Language matters

Language matters

"No matter how much I reformulate or soften my sentences, it is seldom possible for me to criticize racism or sexism without being dismissed, implicitly or explicitly, as an angry Black woman."

Intersectionality has never been an academic term to me. Like many Black girls and women, I have repeatedly experienced intersectional failure long before I had the term to describe it. My school curriculum regularly featured Emily Pankhurst and Florence Nightingale as examples of strong female role models. And whenever we were taught about racism, the sole Black leader mentioned was always Dr. Martin Luther King. Of course, we did learn about Rosa Parks, but she was typically presented in a passive way, as if she ignited the Montgomery Bus Boycott by accident, not as the highly competent and experienced civil rights activist that she was. I had no examples at all of Black female leaders while I was growing up.

While I was in university, feminist debates on whether women could combine having a family while having a career always struck me as missing the point. It never occurred to me that I wouldn’t do both, as female members of my Ghanaian family have always earned their own money while raising their children. Black Students’ organizations typically ran on female labour, but were always led by men. Intersectional failure has meant that my specific needs and priorities have too often been low priority.

I have lost count of the number of times I have received a request to write an article, appear on panel discussions or make myself available for interview, with no mention of payment. A Black male colleague and I were once invited to a meeting hosted by a working group of the Green Party. We were to represent the Initiative Black People in Germany (ISD) and the meeting was specifically about renaming streets in Berlin to honor Black women. I was uninvited again after I asked if there would be a budget to at least cover childcare. My male colleague attended the meeting without me. On another occasion, a different male ISD colleague and I were interviewed at length for an article on racism in Germany. All of my quotes were cut and my presence was not mentioned in the final text at all. Interestingly however the expert opinion of a white man was included.

No matter how much I reformulate or soften my sentences, it is seldom possible for me to criticize racism or sexism without being dismissed, implicitly or explicitly, as an angry Black woman. The lack of empathy, even in so-called progressive contexts, is astounding.

I first heard the term “intersectionality” when it was falsely introduced to me as a concept to describe the combination of marginalization and privilege that everyone will experience at some point in their lifetime. I was unsatisfied with this complicated-sounding academic term that I understood to be effectively saying: everyone is a victim. In white German contexts, it is often used in this way and is another example of appropriation. Once I learnt that the concept had been developed specifically from a Black feminist perspective to highlight and analyze Black women’s unique experience of oppression, I lost any tolerance for those who would mention “intersectionality” without crediting Kimberlé Crenshaw in the same breath.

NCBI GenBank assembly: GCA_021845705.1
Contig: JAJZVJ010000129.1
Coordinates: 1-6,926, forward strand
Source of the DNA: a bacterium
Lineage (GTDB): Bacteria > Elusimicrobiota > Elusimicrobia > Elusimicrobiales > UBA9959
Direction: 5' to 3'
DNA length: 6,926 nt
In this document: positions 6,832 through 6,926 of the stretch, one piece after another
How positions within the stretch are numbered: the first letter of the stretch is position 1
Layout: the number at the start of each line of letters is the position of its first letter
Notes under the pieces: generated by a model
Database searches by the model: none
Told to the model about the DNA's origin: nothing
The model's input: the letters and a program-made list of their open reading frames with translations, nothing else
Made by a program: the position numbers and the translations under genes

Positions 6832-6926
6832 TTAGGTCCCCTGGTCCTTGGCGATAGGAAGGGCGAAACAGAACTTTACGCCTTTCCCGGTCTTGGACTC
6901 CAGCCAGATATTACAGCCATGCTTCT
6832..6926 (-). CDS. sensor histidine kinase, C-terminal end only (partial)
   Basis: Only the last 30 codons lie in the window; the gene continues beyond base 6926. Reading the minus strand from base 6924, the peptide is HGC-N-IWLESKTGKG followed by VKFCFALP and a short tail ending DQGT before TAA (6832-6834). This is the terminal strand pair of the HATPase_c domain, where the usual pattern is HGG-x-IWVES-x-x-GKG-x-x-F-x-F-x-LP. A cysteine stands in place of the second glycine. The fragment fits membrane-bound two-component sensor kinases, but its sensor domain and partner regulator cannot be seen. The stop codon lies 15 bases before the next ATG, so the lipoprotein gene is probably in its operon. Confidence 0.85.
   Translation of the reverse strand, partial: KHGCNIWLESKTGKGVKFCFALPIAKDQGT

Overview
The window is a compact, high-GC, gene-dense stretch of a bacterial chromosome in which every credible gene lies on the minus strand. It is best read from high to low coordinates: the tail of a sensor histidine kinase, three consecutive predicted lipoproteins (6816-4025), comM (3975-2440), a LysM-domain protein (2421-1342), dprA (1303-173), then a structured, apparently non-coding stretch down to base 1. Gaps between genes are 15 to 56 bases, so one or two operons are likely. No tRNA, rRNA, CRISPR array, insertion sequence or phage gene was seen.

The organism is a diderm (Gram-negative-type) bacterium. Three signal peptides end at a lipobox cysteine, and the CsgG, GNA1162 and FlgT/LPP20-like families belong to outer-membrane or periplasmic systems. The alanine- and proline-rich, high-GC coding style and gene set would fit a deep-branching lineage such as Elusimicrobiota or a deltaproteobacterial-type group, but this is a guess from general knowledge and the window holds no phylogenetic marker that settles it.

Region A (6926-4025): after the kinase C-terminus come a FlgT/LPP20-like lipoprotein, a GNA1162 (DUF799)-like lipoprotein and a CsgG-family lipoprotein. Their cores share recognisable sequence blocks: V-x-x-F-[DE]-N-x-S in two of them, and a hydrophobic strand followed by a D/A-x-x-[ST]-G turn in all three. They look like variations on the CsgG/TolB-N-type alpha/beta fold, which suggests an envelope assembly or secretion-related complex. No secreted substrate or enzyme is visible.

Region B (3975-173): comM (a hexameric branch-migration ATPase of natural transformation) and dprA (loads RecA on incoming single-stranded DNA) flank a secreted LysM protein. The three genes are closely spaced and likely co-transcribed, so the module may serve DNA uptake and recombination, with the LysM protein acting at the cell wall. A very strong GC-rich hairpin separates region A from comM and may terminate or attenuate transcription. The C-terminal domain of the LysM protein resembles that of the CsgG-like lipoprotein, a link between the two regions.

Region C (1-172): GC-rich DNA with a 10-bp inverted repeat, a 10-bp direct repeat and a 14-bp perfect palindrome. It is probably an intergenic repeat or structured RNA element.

Crenshaw provides us with an analysis that names, theorizes and contextualizes the structural discrimination that Black women experience. Intersectionality enables us to understand why “anti-racism” policies will not necessarily increase Black female participation in the workforce, or why “women’s movements” will often be overwhelmingly white. The specific discrimination experienced by Black women at the intersection of sexism and racism will not be addressed, so long as feminist organizations continue to center the experiences of white women and Black organizations fail to challenge male dominance.

How could this look like? On a practical level, it is vital that we learn to consider representation in all areas of an organization, including at the decision-making level. Campaigns like “Equal Pay Day” strive to achieve wage equality between women and men. Which begs the question—which men? Black woman know that the campaign is not focused on marginalized men. A campaign based on the teachings of Black feminism would look instead to dismantle sexist oppression (see bell hooks)—a demand which, taken to its radical conclusion, would benefit everyone across and outside of the gender spectrum.

Intersectionality as a tool has not only provided a clearer focus for my work, it has also sharpened my awareness of other forms of discrimination, which will necessarily arise, for example due to my cis- and heterosexist socialization. I am grateful to all Black feminists who continue to teach us the importance of coining words to spotlight, critique and challenge dominance.

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